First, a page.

“[Devolution] is our opportunity to seize the Welsh political agenda”.[11]

In this context Plaid Cymru refers to Wales using ‘our’, appealing to a majority view, which is in favour of devolution. The references during the 1997 Plaid Cymru conference are routinely vague, using terms such as ‘majority’, ‘many’ and ‘most’. Such terms mask the true number of those in favour, which may be because the true figures are not enough to prove real support for devolution or be considered representative of Wales as a whole. These terms also work as intensifying strategies, a way of strengthening one’s argument by using certain language. Either way, Plaid Cymru appear to generalise their views to that of the nation as a whole, and do not acknowledge evidence that may suggest otherwise.

  Taking Back Control

 A central argumentation strategy for legislating for devolved power to Scotland and Wales was the idea of bringing sovereignty back to the people. This notion of returning power and control, suggests a governance structure that was stolen and taken unjustifiably. It strikes a tone of unwarranted action from which the only way forward would be to return powers that are rightfully Wales and Scotland’s:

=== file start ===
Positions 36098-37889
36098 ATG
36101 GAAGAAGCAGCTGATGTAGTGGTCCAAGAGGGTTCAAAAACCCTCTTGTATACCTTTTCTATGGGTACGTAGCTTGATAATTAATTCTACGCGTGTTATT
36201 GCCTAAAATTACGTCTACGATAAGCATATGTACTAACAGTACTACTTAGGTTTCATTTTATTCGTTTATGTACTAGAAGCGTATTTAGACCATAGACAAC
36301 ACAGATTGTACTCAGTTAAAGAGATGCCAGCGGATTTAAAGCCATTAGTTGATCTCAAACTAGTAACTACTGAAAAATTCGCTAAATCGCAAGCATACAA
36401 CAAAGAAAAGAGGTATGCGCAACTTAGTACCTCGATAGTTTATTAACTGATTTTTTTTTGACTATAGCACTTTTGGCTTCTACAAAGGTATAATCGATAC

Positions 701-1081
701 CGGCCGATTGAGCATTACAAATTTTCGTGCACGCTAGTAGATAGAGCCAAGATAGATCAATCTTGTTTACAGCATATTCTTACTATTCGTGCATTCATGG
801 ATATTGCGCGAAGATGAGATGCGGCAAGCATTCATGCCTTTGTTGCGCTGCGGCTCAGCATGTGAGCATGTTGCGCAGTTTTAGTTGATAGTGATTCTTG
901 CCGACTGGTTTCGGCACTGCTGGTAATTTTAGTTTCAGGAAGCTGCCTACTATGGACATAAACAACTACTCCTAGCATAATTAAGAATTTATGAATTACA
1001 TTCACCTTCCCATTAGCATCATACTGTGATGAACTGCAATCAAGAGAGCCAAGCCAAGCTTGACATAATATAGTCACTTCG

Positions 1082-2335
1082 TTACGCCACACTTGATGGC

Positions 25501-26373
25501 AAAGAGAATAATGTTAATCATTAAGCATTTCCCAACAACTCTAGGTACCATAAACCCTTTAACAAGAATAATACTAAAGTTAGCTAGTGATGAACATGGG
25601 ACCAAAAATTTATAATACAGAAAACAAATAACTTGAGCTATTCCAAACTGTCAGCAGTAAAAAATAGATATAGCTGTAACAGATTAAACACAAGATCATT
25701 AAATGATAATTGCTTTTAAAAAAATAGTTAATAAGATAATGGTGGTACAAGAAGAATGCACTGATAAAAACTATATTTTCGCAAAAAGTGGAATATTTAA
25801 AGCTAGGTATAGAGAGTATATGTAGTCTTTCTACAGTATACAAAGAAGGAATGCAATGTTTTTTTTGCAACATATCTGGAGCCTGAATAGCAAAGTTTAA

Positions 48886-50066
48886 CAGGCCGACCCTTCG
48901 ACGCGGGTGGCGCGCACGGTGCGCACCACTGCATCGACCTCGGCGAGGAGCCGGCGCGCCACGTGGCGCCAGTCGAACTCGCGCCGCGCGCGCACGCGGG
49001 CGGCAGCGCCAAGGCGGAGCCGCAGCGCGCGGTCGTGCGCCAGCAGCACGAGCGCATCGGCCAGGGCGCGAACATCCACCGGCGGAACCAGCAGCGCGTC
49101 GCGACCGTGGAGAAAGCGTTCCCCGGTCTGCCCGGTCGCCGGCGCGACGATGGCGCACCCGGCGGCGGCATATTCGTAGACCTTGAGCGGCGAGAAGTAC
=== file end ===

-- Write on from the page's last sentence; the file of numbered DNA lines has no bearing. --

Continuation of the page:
‘Submerging from view, for almost three centuries the independent nation of Scotland. (…) We can begin a process that will result in the restoration of self-confidence and the creation of a modern democracy in the mainstream of European life’.[12]

The topos[13] of this argument portrays the need for constitutional change in order to fix the problem – by which devolution would be the advised solution. Furthermore, implying the status quo as inadequate and no longer fit for purpose, encourages a resolve to produce not minimal action but a significant response. The Newsnight special on devolution, saw Mari James from the ‘Yes for Wales’ campaign insisting: “we should trust the people of Wales” when referring to Wales’ right to make their own decisions through a proposed Welsh assembly. This faith-baring language suggests that claims of a Welsh assembly most likely to be an inefficient institution are unfounded. This appeals to the responsibility of the voter to vote for devolution on the principle of democracy, and subsequently a right Scottish and Welsh people are owed but denied. Often in the Newsnight debate, politicians also made reference to the other countries who have implemented devolution, in support for the UK to adopt it. Using the persuasive strategy – social proof[14]in this way was used to prove that because other nations had implemented devolution, the UK should follow.